What To See Around Inle Lake
Shwe In Dein Pagoda Complex
After reaching the southern tip of the lake, you will still need to travel for about 8 km / 4.5 miles on a small, meandering creek heading west, in order to reach In Dein. This place has got quite a bit of attention these past years and it is becoming quite of a tourist hot spot.
Shwe In Dein is actually made of two groups of ancient stupas (a Buddhist structure containing relics).
It is estimated that there are about 1600 of them, and most date back from the 17th and 18th centuries, some of them from the 14th century. However, it is believed that stupas had been erected in In Dein since the 8th century.
The first cluster is located next to the Indein village, and it is a real trip back in time. The religious monuments are often crumbing and are truly fascinating to explore.
After going through a 700 m / 760 yard covered walkway, you will reach the second group of pagodas. These are in much better condition, some covered with gold, shining under the sun, and surrounded by greenery and a hilly landscape.
The Shwe In Dein Pagoda Complex is a really surprising, strange place, definitely not to be missed when traveling to Myanmar.
Thaung Tho Market & Pagoda
This place is less famous and much less visited than In Dein. To get there, you need to follow a creek for about 11 km / 7 miles south of the lake. It is actually the first spot my boatman decided to take me to, as he knew it was market day.
Apart from the market, there is another cluster of stupas you can visit. It is smaller than In Dein, so if you decided to go to Thaung Tho, you should go before In Dein. This way, you can have a first approach to these amazing Burmese stupa clusters at Thaung Tho, and then discover huge ones at In Dein.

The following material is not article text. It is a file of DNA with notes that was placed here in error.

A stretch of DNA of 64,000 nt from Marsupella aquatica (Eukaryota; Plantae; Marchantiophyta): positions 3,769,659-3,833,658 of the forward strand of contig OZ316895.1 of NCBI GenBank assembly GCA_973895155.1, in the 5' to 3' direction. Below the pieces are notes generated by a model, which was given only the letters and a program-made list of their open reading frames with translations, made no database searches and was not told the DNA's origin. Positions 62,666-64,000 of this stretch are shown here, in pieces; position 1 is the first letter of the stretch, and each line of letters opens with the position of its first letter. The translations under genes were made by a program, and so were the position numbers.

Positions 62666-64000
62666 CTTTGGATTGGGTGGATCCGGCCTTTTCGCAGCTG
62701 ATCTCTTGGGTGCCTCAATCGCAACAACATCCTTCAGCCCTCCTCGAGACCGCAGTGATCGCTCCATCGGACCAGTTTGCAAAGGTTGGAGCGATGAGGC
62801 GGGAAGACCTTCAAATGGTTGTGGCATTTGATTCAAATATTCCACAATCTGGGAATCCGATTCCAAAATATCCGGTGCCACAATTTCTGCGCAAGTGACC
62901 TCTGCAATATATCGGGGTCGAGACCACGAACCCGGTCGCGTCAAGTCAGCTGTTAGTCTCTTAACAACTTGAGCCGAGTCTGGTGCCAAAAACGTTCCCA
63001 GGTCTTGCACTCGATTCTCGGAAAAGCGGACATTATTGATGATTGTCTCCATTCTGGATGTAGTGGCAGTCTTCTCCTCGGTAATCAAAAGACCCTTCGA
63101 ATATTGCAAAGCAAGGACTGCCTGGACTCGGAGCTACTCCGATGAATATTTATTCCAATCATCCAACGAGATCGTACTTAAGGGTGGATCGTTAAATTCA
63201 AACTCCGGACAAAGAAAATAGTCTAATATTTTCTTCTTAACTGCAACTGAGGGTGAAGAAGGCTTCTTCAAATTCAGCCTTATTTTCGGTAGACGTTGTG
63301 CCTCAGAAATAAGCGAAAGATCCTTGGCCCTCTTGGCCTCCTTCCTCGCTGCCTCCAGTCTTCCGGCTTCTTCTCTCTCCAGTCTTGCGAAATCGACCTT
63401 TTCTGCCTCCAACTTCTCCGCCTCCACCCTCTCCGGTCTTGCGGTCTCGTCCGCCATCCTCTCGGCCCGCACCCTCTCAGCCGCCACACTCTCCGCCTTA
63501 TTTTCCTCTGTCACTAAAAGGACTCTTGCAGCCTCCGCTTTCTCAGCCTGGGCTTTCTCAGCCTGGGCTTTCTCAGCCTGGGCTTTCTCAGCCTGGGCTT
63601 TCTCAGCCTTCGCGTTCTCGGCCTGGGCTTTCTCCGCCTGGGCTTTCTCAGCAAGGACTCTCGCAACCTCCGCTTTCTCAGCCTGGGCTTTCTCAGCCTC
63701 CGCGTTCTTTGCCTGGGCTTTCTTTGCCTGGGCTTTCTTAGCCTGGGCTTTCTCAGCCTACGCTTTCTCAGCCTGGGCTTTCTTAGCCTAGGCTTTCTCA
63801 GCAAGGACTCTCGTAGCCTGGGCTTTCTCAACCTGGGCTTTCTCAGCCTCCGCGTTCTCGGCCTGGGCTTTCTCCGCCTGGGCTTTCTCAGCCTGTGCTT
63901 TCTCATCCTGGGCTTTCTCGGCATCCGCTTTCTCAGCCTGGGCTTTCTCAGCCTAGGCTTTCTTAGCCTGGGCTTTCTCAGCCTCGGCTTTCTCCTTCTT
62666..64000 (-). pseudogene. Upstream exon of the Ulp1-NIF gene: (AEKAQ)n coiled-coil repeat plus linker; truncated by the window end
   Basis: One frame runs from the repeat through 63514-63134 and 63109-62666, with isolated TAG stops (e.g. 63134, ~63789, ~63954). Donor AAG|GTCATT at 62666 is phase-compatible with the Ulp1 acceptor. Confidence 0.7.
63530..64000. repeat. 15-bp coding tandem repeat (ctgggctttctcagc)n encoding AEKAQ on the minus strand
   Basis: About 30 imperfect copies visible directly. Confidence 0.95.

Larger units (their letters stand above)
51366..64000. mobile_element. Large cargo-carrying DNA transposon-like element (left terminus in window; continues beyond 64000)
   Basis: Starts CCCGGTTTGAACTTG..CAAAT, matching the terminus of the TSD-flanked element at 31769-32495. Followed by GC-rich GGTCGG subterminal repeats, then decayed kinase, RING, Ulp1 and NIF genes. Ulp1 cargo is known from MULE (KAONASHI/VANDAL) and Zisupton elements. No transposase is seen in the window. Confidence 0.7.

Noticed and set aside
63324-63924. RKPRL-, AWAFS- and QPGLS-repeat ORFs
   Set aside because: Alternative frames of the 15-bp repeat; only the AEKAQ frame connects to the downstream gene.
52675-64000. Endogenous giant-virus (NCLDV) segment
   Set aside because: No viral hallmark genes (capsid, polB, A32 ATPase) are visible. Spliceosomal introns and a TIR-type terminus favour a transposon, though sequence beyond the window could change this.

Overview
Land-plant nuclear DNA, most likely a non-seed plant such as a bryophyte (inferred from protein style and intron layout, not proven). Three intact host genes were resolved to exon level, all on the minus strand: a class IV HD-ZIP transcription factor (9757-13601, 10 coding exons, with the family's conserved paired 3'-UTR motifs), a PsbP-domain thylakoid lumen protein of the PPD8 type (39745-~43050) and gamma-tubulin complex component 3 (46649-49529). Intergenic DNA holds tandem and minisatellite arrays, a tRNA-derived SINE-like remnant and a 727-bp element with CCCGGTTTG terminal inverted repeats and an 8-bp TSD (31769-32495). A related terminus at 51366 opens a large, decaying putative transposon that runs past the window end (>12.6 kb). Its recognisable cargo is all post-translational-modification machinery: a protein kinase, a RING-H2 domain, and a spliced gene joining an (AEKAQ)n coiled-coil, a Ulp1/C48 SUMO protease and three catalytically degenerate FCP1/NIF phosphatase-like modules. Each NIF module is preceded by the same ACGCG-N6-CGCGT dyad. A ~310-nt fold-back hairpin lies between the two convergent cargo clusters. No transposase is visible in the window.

The market itself has nothing extraordinary, but it does feel nice to wander a bit off the beaten path, be able to see the local life going on, and be the only foreigner.
From the market, a covered walkway leads to the stupas. They are in good condition and from there on the hill, you can get a bit of a bird’s eye view of the surrounding countryside and mountains on the horizon.
It is not an absolute must-see, but Thaung Tho is still an interesting visit if you have some time to spend around Inle Lake.
Inle Lake is for sure a highlight of Myanmar and after reading this article you probably realized that this goes way beyond the lake itself.
By visiting this region, you will not only discover a gorgeous natural area surrounded by a lot of greenery but you will also get immersed in the Burmese culture, and watch a unique lifestyle and unique agriculture on the lake. You will get to visit important spiritual and archaeological sites.
The Inle Lake region concentrates everything that makes Myanmar such a special place to discover, go quick before it gets flooded with tourists!